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Burnell v. State

Court of Appeals of Indiana

September 14, 2018

Chad Thomas Burnell, Appellant-Defendant,
v.
State of Indiana, Appellee-Plaintiff.

          Appeal from the Hamilton Superior Court The Honorable Gail Bardach, Judge Trial Court Cause No. 29D06-1612-F6-8964

          ATTORNEY FOR APPELLANT James R. Recker Indianapolis, Indiana

          ATTORNEYS FOR APPELLEE Curtis T. Hill, Jr. Attorney General of Indiana Lee M. Stoy, Jr. Deputy Attorney General Indianapolis, Indiana

          BAILEY, JUDGE.

         Case Summary

         [¶1] Chad T. Burnell ("Burnell") challenges his conviction, following a jury trial, of operating a vehicle while intoxicated, as a Level 6 felony, [1] and his status as a habitual vehicular substance offender.[2] He raises eight issues on appeal, which we consolidate and restate as: whether Burnell's trial counsel was ineffective.

         [¶2] We affirm.

         Facts and Procedural History

         [¶3] At around 12:30 a.m. on November 24, 2016, Hamilton County Sheriff's Deputy Jason Cramer ("Dep. Cramer") saw a vehicle driven by Burnell weave abruptly within its lane and cross the center line. Dep. Cramer activated his in-car camera and his emergency lights to conduct a traffic stop. Soon after Burnell pulled over, Dep. Cramer approached the vehicle and explained to Burnell that he had been stopped because he "went left of center." Tr. Vol. II at 201. Dep. Cramer could smell the odor of an alcoholic beverage coming from inside the vehicle. Dep. Cramer asked Burnell if he had been drinking, and Burnell stated that he had consumed three alcoholic beverages. Dep. Cramer then asked Burnell if he had his driver's license on him and if it was valid. Burnell told Dep. Cramer that he did not have his license with him and that, as far as he knew, his license was valid.

         [¶4] After noticing a knife in the back seat of Burnell's vehicle, Dep. Cramer asked Burnell to step out of the vehicle. Dep. Cramer asked a backup officer to pull the passenger out of the vehicle and make sure he did not have any weapons. When Burnell stepped out of the vehicle, Dep. Cramer conducted a pat down search for other weapons and found a knife in Burnell's pocket. After securing the knives, Dep. Cramer went back to his patrol car and discovered that Burnell's driver's license was suspended. Dep. Cramer came back to Burnell and asked if Burnell knew that his license was suspended. Burnell did not answer. Dep. Cramer then requested permission to search the car, and Burnell consented.

         [¶5] After searching the vehicle, Dep. Cramer performed a horizontal gaze nystagmus test on Burnell. Burnell exhibited six out of six clues and failed the test. Dep. Cramer did not conduct any more field sobriety tests on Burnell, because Burnell stated that he had nerve damage in his legs. Burnell subsequently agreed to take a breathalyzer; however, after three attempts, Burnell was unable to give a sufficient sample for the breathalyzer. Therefore, Dep. Cramer sought and obtained Burnell's consent to conduct a blood test, the results of which showed that Burnell had a blood alcohol concentration of 0.119 grams of alcohol per 100 milliliters of his blood.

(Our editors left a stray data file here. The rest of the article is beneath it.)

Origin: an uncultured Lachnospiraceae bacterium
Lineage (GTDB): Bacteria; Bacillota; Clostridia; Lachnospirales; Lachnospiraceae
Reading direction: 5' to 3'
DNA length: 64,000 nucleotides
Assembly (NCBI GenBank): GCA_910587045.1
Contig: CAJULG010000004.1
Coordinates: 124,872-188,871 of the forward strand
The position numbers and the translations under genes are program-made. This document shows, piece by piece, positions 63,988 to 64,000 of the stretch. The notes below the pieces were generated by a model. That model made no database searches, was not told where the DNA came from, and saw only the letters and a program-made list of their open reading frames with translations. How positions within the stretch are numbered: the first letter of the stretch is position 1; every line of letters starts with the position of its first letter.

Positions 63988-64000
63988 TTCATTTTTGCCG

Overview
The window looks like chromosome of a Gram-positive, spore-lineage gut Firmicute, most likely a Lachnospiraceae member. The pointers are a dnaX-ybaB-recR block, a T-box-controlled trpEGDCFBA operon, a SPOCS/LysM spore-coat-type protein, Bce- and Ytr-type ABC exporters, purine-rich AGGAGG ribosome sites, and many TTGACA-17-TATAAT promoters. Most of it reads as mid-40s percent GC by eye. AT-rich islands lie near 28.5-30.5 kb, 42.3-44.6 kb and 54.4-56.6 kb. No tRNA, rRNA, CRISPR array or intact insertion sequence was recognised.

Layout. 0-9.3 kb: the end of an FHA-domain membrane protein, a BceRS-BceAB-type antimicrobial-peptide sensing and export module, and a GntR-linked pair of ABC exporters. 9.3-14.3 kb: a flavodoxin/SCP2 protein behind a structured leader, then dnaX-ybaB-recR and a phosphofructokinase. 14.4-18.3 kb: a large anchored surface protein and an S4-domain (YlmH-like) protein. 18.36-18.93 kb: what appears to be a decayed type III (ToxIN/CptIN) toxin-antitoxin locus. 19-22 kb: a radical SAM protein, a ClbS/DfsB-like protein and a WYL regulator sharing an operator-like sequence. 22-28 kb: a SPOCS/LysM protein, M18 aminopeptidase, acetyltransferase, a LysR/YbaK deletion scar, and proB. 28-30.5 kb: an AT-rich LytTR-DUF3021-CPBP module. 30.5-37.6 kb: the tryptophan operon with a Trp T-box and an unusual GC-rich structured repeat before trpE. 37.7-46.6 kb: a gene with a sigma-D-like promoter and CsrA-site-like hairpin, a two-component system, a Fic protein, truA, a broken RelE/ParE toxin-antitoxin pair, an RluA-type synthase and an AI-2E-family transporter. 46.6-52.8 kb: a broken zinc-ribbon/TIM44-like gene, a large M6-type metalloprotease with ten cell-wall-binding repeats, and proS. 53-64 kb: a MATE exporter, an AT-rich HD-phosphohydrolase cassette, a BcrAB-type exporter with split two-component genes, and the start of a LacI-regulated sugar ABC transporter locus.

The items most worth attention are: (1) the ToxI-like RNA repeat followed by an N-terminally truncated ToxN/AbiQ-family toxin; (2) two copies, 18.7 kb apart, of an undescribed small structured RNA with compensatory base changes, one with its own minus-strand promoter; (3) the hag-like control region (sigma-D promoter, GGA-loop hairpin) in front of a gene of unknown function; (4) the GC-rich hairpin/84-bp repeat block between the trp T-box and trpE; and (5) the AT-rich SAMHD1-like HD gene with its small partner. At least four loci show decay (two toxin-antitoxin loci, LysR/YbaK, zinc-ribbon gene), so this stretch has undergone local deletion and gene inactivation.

[¶6] On December 5, 2016, the State charged Burnell as follows: Count I, operating a vehicle while intoxicated, as a Class A misdemeanor;[3] Count II, operating a vehicle with an alcohol concentration of .08 or more, as a Class C misdemeanor;[4] Count III, operating a vehicle while intoxicated, as a Level 6 felony; Count IV, operating a vehicle with an alcohol concentration of .08 or more, as a Level 6 felony;[5] and Count V, driving while suspended, as a Class A misdemeanor.[6] The State also alleged that Burnell was a habitual vehicular substance offender.

         [¶7] At Burnell's September 19, 2017, jury trial, Dep. Cramer testified that when he approached Burnell he could smell the odor of an alcoholic beverage coming from the vehicle, that Burnell's speech was slurred and thick, and that Burnell's eyes were red, watery, and glassy. Dep. Cramer stated that he had to remind Burnell to place his vehicle in park when he asked Burnell to exit the vehicle and that Burnell failed the horizontal gaze nystagmus test. The toxicology results were also admitted into evidence. State's Ex. 5.

         [¶8] The jury found Burnell guilty of operating a vehicle while intoxicated as a Class A misdemeanor and operating a vehicle with an alcohol concentration of .08 or more as a Class C misdemeanor. Burnell elected to forgo the enhancement phase of trial and admit his prior convictions alleged in count III for the purposes of elevating the Class A misdemeanor to a Level 6 felony and the habitual vehicular substance offender enhancement. The trial court merged counts I and II with count III. On October 6, 2017, the trial court sentenced Burnell to two and a half years for operating a ...


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